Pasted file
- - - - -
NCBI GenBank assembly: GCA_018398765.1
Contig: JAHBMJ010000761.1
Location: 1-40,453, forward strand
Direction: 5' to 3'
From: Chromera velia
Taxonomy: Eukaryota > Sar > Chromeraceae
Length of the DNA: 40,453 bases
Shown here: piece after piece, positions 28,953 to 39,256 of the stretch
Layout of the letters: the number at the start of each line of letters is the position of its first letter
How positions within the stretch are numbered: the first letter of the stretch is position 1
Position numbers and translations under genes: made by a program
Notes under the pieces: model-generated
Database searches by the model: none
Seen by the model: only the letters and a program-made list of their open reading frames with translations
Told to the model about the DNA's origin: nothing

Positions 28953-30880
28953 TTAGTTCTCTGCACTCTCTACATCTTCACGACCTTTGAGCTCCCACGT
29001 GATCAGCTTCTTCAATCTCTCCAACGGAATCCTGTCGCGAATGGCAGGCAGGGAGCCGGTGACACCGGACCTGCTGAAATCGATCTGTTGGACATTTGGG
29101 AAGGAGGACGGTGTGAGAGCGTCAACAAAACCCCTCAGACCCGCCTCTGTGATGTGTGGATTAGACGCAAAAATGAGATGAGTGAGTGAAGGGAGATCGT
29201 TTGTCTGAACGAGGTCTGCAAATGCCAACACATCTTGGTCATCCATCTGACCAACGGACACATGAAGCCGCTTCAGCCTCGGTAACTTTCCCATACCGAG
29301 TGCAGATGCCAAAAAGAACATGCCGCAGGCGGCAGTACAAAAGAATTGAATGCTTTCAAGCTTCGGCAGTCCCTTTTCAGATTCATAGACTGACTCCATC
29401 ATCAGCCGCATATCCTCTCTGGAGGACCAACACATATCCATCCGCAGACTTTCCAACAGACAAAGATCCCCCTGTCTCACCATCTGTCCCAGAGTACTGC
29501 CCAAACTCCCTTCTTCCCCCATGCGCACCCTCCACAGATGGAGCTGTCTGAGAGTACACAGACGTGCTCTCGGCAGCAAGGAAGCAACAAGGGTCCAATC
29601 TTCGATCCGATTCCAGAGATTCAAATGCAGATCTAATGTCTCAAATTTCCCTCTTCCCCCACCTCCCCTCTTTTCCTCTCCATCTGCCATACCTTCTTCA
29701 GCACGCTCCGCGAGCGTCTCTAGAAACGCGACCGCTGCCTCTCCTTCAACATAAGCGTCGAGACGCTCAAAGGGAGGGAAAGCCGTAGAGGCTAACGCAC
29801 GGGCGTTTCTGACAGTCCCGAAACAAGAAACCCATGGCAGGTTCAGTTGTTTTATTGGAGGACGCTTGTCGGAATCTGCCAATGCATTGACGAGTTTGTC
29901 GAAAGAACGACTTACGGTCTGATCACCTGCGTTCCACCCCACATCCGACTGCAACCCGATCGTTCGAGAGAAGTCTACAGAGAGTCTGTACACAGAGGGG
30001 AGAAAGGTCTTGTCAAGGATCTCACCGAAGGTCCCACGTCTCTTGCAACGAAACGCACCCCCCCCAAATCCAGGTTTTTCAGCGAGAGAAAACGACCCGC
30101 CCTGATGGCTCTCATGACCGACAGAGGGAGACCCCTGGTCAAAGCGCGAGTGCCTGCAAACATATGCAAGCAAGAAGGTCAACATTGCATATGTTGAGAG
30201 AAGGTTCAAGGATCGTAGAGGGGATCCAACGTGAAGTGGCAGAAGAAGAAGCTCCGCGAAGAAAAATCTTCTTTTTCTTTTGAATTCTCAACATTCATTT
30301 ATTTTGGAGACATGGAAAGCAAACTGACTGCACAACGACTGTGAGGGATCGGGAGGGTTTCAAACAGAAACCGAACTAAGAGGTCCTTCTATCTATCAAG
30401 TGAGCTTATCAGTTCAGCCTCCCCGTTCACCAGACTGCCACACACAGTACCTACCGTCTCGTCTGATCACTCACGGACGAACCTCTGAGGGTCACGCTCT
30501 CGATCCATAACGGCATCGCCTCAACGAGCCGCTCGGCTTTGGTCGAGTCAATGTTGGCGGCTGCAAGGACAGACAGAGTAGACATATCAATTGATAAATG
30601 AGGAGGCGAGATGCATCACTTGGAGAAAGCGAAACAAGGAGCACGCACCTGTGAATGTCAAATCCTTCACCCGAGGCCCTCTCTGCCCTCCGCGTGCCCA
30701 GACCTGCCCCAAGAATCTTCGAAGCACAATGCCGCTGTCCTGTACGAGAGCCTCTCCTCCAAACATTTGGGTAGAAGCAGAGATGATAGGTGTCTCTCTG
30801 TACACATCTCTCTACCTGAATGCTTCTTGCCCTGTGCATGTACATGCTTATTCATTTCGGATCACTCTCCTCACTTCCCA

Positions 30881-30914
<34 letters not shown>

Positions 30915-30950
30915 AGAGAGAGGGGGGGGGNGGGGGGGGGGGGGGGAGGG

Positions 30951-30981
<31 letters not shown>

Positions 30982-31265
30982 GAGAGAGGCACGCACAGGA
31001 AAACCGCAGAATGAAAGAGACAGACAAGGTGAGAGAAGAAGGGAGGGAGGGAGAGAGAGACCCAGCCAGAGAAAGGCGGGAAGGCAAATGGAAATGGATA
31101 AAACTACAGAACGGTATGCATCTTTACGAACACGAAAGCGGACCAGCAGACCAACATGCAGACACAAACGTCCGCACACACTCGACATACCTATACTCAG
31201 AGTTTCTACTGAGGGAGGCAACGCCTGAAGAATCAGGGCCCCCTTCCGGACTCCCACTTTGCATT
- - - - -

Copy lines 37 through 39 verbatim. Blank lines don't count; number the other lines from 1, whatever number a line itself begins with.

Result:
Positions 30881-30914
<34 letters not shown>

Positions 30915-30950